• Reduced strain in the power grid and avoidance or delay of investments in power grid infrastructure, namely trigeneration in connection with district cooling, waste heat use or free cooling sources.
  • Increase resilience of industry and the service economy to energy prices fluctuations
  • Increased competitiveness of small and medium-sized enterprises due to lower energy costs
  • Economic development and job creation.
  • Contribution to climate protection and decarbonisation strategies: reducing primary energy consumption and promoting the use of lower carbon intensity fuels. This is the case in Copenhagen, Denmark, and Frankfurt, Germany, where cogeneration and district energy systems are a cornerstone of the climate and energy policies [18].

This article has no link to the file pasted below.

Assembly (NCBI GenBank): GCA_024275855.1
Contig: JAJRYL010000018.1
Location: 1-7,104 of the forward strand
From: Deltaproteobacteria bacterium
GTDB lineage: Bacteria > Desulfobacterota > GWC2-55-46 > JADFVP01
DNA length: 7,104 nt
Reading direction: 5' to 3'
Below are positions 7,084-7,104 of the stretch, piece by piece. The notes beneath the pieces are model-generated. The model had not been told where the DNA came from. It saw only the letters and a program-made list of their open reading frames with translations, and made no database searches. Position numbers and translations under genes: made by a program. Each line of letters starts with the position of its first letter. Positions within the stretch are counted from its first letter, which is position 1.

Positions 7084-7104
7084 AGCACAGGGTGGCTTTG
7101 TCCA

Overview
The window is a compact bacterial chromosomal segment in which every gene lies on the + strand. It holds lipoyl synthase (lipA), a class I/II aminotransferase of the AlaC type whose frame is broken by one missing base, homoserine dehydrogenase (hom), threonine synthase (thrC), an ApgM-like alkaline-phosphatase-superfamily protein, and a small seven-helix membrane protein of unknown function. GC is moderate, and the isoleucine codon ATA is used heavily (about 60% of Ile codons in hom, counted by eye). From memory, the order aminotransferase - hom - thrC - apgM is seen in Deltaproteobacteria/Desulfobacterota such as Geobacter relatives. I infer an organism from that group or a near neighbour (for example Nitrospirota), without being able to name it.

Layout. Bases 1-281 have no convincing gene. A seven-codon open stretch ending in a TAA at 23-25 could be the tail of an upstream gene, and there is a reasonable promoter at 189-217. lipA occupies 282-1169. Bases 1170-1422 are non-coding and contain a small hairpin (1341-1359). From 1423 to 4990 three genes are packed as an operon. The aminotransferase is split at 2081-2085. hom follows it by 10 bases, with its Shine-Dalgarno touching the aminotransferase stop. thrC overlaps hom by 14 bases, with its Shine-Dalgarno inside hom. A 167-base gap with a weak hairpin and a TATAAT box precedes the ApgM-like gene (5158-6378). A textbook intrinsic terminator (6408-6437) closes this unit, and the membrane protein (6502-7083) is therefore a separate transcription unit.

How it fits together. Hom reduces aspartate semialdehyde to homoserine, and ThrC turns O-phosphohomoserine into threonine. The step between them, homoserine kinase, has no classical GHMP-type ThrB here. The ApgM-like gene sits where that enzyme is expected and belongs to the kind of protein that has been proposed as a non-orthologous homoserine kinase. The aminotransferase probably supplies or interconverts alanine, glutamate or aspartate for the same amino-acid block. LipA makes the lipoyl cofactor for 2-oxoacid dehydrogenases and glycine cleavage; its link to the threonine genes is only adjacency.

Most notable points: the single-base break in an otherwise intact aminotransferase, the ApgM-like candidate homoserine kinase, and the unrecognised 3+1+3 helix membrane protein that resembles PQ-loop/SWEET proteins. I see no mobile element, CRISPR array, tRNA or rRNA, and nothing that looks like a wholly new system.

• Contribution to Sustainable Development Goal 7: Ensure access to affordable, reliable, sustainable and modern energy for all
  • Lower the heat island effect. By step usage of the primary energy, less heat is dumped into the outdoor environment.

Benefits and Co-Benefits

  • Decreased use of primary energy by 30 to 40% compared to separate electricity and heating/cooling generation.
  • Increased security of supply due to increased energy efficiency and additional decentralized electricity generation
  • Decreased transmission and distribution (T&D) distances and corresponding energy losses. This can be particularly relevant in developing countries: while the T&D losses corresponded to 6% in the European Union and OECD countries in 2013, they amounted to 14% in Mexico and 18% in India [19]. 
  • Reduced burden of fossil fuel import on public budget, balance of payments and currency